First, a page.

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Carbon impact of Scotland’s waste reaches record low

The carbon emissions associated with Scotland’s waste in 2018 were 11 per cent lower than the previous year, reaching the lowest level since official recording began, not-for-profit environmental organisation Zero Waste Scotland has reported.

Zero Waste Scotland’s ‘The Carbon Footprint of Scotland’s Waste – Carbon Metric Report for 2017 and 2018’ has today revealed that 10.3 million tonnes of carbon dioxide equivalent (Mt CO eq) were produced in 2018. The figure stands 30 per cent below 2011’s baseline level, when Carbon Metric reporting began.

The Carbon Footprint of Scotland's Waste2017 and 2018 were also the first years where more food waste, one of the most significant emitters of carbon, was recycled as opposed to being sent to landfill or incineration.

Despite making up only five per cent of Scotland’s waste by weight in 2018, food waste was still responsible for one quarter of Scotland’s total waste carbon footprint.

More emphasis has been placed on tackling Scotland’s food waste problem in recent years. Food waste has been recognised as the key to reducing carbon emissions in the country.

Statistics showing that there has been a 40 per cent increase of food waste being recycled, have been a significant contributing factor to the fall in carbon emissions produced by Scotland's waste.

The most significant factors in lowering 2018’s carbon figure were in producing less waste in general and an increase in recycling.

Waste prevention will not only help Scotland to slash carbon impacts but also to reach the 15 per cent national waste reduction target by 2025.

The report also notes the five most carbon intensive waste materials were responsible for one fifth of Scotland’s waste by weight in 2018, but accounted for 71 per cent of the overall carbon impacts.

Around four fifths (80 per cent) of Scotland’s carbon footprint comes from all the goods, materials and services that the country produces, uses and often throws out after just one use.

Zero Waste Scotland’s report reflects both household and non-household waste. Between 2011 and 2018, household waste overtook non-household waste in being more carbon intense. Household waste went from being 25 per cent of Scotland’s waste-related carbon footprint to 55 per cent in 2018.

Reducing the carbon impact of waste and reducing waste in general will be crucial to achieving Scotland’s 2045 net-zero target, something the Scottish Government has acknowledged in its Circular Economy Bill published in 2019.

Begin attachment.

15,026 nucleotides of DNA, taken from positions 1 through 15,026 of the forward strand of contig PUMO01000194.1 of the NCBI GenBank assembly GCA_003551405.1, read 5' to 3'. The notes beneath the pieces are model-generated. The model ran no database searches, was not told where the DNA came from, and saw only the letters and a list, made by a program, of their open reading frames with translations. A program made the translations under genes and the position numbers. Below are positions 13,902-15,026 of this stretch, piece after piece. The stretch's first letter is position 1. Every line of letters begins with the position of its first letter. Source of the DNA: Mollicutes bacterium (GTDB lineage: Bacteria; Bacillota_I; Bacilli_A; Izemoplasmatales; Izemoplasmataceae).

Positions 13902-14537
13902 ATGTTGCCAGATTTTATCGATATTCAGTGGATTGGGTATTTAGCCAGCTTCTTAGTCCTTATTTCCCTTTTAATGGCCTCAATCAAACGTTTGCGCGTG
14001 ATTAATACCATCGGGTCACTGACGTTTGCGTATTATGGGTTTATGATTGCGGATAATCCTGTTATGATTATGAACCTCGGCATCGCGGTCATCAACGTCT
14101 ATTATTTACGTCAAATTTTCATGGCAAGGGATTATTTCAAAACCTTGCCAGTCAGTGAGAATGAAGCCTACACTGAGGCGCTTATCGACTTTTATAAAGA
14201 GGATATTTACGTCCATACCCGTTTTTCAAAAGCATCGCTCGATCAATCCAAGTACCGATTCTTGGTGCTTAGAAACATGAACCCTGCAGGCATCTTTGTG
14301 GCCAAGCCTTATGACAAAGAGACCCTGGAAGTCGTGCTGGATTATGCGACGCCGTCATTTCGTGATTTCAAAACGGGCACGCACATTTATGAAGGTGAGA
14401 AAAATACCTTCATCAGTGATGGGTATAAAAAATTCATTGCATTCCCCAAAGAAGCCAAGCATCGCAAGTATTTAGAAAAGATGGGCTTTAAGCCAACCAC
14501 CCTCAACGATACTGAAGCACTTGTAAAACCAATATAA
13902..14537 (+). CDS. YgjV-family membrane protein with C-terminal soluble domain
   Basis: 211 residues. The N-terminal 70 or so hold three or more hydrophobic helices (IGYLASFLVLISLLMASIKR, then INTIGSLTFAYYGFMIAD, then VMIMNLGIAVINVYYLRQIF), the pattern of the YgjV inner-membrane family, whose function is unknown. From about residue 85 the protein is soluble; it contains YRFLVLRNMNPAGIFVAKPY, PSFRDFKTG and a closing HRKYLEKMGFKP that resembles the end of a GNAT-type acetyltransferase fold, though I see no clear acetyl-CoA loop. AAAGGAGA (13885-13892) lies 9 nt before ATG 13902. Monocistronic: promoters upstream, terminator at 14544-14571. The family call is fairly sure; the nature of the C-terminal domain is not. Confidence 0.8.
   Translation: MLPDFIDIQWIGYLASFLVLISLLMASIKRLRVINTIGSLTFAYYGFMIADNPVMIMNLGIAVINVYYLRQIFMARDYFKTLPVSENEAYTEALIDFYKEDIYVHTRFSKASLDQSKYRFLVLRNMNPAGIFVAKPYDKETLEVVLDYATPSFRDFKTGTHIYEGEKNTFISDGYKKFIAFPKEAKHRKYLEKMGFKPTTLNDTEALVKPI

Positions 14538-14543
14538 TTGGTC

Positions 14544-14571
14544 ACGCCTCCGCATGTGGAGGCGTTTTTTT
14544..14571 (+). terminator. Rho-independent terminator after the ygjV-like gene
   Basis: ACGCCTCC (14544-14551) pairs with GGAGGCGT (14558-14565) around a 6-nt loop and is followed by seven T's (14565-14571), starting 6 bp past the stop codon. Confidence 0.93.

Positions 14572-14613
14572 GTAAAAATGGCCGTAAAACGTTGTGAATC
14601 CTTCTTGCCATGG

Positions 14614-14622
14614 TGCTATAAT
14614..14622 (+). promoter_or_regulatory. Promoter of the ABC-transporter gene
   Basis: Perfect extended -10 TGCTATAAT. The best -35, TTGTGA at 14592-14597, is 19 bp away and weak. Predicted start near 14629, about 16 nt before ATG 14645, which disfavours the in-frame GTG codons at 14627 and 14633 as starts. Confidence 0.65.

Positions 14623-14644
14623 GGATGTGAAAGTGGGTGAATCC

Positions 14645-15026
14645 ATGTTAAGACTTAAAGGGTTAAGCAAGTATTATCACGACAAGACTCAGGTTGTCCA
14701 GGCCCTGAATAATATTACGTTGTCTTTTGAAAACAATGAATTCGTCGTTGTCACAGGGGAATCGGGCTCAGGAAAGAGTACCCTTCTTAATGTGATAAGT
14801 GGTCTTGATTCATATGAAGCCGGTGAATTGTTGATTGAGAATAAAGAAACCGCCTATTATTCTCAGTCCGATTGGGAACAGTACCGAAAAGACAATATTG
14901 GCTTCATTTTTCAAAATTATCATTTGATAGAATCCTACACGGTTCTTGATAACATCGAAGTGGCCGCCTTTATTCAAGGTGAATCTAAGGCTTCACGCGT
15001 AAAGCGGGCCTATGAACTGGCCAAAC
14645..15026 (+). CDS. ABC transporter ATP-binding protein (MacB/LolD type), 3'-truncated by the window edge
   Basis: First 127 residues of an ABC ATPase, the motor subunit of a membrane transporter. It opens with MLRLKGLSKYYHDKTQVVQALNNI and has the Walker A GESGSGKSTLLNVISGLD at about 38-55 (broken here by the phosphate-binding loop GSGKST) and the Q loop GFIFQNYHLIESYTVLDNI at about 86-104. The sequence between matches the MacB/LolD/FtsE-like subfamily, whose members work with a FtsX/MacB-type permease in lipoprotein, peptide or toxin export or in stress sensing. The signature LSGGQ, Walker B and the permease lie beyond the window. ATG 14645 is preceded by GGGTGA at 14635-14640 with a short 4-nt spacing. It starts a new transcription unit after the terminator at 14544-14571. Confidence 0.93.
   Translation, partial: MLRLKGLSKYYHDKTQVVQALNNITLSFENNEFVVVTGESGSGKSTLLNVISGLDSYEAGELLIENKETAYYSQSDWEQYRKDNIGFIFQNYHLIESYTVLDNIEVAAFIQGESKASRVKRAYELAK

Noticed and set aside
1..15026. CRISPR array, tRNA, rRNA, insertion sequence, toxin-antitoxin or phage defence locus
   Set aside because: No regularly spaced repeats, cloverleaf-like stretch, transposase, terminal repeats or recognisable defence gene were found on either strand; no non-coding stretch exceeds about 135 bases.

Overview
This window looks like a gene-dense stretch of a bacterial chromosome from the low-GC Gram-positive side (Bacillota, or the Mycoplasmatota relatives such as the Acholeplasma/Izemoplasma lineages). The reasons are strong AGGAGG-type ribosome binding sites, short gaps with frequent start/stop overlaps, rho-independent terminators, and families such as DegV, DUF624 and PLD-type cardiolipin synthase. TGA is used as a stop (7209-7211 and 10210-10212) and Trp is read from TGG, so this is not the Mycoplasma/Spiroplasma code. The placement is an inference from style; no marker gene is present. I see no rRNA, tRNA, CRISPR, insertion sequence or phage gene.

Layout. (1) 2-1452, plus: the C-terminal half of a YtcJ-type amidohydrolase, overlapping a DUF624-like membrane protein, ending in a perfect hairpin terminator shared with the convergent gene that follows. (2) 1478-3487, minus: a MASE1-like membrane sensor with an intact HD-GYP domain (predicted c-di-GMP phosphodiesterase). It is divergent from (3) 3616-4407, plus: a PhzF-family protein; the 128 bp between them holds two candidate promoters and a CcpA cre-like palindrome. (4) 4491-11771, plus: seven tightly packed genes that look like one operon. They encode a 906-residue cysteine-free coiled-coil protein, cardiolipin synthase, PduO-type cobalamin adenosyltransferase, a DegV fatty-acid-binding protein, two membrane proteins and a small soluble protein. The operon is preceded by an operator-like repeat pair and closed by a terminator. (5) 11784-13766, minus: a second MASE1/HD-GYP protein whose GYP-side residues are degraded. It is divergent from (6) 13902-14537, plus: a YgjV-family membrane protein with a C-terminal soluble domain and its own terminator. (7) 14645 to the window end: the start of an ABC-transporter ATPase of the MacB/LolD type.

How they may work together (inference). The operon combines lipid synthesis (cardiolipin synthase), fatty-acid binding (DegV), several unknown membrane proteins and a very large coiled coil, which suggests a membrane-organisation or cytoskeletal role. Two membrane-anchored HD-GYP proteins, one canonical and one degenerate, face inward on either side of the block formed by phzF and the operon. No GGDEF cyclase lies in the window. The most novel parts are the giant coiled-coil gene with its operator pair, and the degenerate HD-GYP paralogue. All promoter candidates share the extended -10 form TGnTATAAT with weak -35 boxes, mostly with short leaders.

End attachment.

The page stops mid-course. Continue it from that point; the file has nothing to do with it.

‘We can do a lot more’

The fall in the carbon impact of Soctland’s was was welcomed by Zero Waste Scotland’s Chief Executive Iain Gulland, who added that further carbon savings can be still achieved by accelerating the transition to a circular economy and eliminating the generation of waste in the first place.

Gulland said: “We can do a lot more when it comes to recycling our waste. Every percentage increase can cut tens of thousands of tonnes off Scotland’s carbon footprint. Waste prevention has even greater environmental benefits. For instance, in the construction sector, which is the single largest contributor of waste in Scotland, reusing building materials from old sites to build new ones, can dramatically reduce the carbon impacts of our buildings.  Meanwhile in the home, food waste and single-use packaging both have major carbon impacts.
  
“If we buy smarter and make greater use of what we already have, we will reduce the carbon we send into the atmosphere and our impact on the planet. Fully embracing the circular economy and doing things differently will allow us to live in a way that enjoys the best of a 21st century lifestyle whilst protecting our environment.”

Dr Ramy Salemdeeb, report co-author and environmental analyst at Zero Waste Scotland, added: “The carbon impact of what we waste has reduced by almost a third since we began monitoring.

“Understanding the whole-life carbon impacts of waste allows us to introduce measures that target carbon-intensive materials to achieve the highest carbon savings and consequently contribute to Scotland’s efforts to meet the 2045 net-zero emissions target.”

You can view ‘The Carbon Footprint of Scotland’s Waste – Carbon Metric Report for 2017 and 2018’ in full on the Zero Waste Scotland website.
 

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